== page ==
April 4, 2017

How Do I Keep My Divorce Out of Court?

How Do I Keep My Divorce Out of Court

Is there a way to achieve a satisfying divorce while staying out of a courtroom? More and more individuals pursuing a dissolution of their marriage are looking into courtroom-free alternatives. Find out why this trend is popular and how to keep your divorce out of court.

Alternatives to traditional divorce, such as mediation and collaborative law, offer numerous advantages over going to court. These include:

  • Maintaining control. Rather than allowing a stranger (the judge) to ultimately decide your future and the future of your children, you and your spouse will be directly involved in the decisions that will have a long-term impact on your family.
  • Protecting your privacy. Your personal matters are not part of the open court proceedings or open to the public.
  • A quicker and less expensive process. There is a significant reduction in time, need, and amount of legal fees paid, which allows you and your spouse to move forward more quickly with additional funds for the future.
  • Greater flexibility. If you remain in the courtroom realm, the judge’s discretion in deciding the issues in your case is constrained by the limitations contained in Florida statutes and Florida case law. By using non-litigation for divorce, you are not constrained by the boundaries of Florida case law and statutes. If you can craft your own solution, you have more room to be creative in formulating what best fits your needs and circumstances, as well as those of your children.
  • Being forward thinking. Courts are more focused on past events and creating solutions that work for the present. When you and your spouse control the process, you can better plan for future expectations.

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So how do you effectively keep your divorce out of court?

Be realistic. It is essential to understand the limitations to courtroom proceedings. While you may think your argument for your case and your objectives are clear-cut and convincing, it ultimately is the judge’s decision when you go to court. The judge’s decision can be impacted by any number of things, which you may consider fair and, at times, unfair. Be aware that the court’s decision may not be in your favor and take that into account when deciding which divorce option to follow.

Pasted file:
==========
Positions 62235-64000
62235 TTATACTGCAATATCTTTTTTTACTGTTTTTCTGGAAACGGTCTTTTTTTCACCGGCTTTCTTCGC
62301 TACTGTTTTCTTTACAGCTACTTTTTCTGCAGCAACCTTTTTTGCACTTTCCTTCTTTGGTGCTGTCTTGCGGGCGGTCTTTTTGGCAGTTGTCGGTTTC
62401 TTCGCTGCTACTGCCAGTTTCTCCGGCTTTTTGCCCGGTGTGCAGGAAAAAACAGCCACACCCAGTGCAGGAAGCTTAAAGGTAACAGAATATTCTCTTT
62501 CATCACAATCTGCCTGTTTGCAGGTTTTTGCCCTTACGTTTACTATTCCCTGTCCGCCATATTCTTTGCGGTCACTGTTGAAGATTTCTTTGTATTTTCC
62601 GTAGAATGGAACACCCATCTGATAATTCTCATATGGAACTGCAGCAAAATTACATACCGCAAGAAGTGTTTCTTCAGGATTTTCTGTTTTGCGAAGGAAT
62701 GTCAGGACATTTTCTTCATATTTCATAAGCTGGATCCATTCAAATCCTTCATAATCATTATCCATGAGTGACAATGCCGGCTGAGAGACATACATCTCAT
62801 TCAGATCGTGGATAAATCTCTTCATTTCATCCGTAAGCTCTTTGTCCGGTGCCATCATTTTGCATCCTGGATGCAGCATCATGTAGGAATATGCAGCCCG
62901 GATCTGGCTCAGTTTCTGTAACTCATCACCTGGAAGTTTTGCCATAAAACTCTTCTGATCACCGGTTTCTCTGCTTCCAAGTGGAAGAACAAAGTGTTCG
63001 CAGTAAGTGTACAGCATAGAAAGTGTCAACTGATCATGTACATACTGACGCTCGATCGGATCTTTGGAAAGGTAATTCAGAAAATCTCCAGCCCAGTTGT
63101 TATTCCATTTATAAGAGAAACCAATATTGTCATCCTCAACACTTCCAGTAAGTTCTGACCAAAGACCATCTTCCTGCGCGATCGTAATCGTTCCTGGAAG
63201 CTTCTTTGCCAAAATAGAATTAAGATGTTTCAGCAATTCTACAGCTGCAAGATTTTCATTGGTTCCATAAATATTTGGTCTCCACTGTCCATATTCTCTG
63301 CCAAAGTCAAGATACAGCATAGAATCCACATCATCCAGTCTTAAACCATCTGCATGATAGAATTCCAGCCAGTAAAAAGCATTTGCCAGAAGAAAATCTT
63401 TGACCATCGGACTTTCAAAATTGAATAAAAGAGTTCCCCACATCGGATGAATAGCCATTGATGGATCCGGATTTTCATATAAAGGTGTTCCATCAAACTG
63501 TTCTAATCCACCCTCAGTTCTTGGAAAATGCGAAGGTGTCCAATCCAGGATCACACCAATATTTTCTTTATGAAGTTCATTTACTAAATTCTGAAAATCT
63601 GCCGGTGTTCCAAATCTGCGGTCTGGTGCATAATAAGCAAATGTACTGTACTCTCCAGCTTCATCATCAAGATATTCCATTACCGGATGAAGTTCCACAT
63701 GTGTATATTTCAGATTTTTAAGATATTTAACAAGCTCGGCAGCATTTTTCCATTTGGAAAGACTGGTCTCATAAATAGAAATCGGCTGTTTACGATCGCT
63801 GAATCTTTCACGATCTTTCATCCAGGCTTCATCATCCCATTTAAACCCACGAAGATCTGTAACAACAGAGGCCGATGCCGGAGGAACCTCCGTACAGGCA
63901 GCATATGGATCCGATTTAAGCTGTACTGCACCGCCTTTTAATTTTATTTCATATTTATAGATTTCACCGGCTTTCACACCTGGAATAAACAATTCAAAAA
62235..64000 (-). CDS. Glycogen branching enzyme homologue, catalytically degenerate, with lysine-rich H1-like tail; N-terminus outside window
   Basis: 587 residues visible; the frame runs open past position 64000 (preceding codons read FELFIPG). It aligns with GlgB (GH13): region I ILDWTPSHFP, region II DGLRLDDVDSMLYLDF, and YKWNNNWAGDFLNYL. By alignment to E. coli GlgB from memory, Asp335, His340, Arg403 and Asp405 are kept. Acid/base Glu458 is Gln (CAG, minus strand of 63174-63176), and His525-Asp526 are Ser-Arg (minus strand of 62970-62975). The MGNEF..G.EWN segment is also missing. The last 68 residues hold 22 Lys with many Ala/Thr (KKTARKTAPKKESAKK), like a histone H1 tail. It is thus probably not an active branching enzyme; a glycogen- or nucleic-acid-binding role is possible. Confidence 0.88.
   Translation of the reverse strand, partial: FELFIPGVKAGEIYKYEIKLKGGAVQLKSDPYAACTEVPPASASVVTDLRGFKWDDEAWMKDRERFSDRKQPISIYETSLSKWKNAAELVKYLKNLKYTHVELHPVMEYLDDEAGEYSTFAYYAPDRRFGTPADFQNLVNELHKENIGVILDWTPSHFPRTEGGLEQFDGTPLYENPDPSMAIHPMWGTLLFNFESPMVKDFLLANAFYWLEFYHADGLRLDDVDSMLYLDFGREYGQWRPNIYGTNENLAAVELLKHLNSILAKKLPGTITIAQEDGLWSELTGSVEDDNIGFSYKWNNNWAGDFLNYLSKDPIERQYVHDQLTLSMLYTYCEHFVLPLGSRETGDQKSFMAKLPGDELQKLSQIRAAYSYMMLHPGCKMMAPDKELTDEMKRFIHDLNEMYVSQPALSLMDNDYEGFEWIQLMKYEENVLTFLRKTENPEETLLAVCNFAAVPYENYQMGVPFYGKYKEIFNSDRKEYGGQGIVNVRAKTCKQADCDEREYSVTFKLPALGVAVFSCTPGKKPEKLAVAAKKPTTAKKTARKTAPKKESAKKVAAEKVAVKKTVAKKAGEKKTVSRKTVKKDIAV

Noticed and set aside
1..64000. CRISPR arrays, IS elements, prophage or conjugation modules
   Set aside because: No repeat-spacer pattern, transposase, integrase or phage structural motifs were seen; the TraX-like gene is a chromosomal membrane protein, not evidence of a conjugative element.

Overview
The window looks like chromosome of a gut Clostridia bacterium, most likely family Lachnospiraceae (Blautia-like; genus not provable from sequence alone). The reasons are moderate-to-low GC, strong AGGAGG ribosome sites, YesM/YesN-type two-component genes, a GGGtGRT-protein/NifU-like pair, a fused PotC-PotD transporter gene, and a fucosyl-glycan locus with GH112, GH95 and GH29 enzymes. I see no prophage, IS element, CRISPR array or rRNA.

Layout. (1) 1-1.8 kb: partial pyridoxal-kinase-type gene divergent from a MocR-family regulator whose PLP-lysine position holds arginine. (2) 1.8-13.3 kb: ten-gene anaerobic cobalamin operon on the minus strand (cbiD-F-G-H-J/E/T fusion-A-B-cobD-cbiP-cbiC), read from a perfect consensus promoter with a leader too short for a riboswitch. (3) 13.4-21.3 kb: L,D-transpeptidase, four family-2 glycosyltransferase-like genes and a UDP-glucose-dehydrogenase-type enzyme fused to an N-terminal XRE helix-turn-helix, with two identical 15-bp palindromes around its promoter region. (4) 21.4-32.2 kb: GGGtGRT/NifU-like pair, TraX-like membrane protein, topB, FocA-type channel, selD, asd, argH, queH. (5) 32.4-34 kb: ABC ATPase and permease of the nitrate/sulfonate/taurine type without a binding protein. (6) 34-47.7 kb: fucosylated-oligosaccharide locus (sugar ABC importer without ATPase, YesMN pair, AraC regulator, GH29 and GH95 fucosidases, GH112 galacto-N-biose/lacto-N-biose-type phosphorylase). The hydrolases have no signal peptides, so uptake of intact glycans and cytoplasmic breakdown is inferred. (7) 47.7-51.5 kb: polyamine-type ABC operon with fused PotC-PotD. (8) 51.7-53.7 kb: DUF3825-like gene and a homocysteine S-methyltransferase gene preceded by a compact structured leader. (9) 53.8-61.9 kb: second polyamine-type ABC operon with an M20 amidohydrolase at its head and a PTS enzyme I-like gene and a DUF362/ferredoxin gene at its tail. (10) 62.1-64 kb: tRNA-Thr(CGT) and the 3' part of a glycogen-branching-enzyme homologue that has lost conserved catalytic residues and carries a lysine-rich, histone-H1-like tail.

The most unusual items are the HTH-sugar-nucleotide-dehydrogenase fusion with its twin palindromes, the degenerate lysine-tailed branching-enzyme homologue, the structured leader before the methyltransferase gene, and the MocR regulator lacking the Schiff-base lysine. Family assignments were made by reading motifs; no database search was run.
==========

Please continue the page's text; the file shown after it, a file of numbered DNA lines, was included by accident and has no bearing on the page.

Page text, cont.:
Be willing to compromise. While, for some, compromise sounds like conceding defeat on issues, the reality is that courtroom situations often result in a battle where no one emerges the winner. Other alternatives, on the other hand, can generate a win-win solution as long as the two parties are willing to work together.


Consider alternative solutions. 

  • Mediation: In mediation, you and your spouse work with a neutral third party (the mediator) to resolve issues related to distribution of property, timesharing (child custody/ child visitation), alimony, child support, distribution of assets and liabilities, and other issues. The mediator helps couples stay on track and focused on the issues in order to reach agreements.
  • Collaborative divorceIn a collaborative divorce, each party hires their own attorney and both parties retain the services of a neutral financial professional and a collaborative facilitator (who usually is a mental health professional). They each meet with their attorney privately to communicate their goals and their needs. Then the parties, their attorneys, the neutral financial professional, and the collaborative facilitator come together in a series of meetings to exchange information and create options to meet the needs and the goals of the parties until an agreement on the issues of the divorce has been reached. These private collaborative meetings occur on a regular basis. Most collaborative divorce cases are concluded within four to six meetings. The goal is to settle the case out of court.


Find a Board Certified Family and Marital Law attorney. The best way to successfully navigate a courtroom-free divorce is to partner with someone who is experienced, trained, and educated in non-litigation divorce options. A Board Certified Family and Marital Law attorney trained in the collaborative process and/or collaborative divorce attorney will be able to educate you on all the options available to you and help you proceed on the one you ultimately select.

Your divorce does not have to end up in a courtroom. Investigate other options that will free you from the anxiety, costs and drama associated with traditional litigation based divorce.


Board Certified Marital and Family Law Attorney Charles D. Jamieson understands that divorce is an extremely sensitive and important issue. Thanks to extensive experience and a focus on open communication, Attorney Jamieson adeptly addresses the complex issues surrounding divorce while delivering excellent personal service. To discuss divorce options, please contact The Law Firm of Charles D. Jamieson, P.A. online or call 561-478-0312 to schedule a consultation.

Sources: Mediate.comFindlaw

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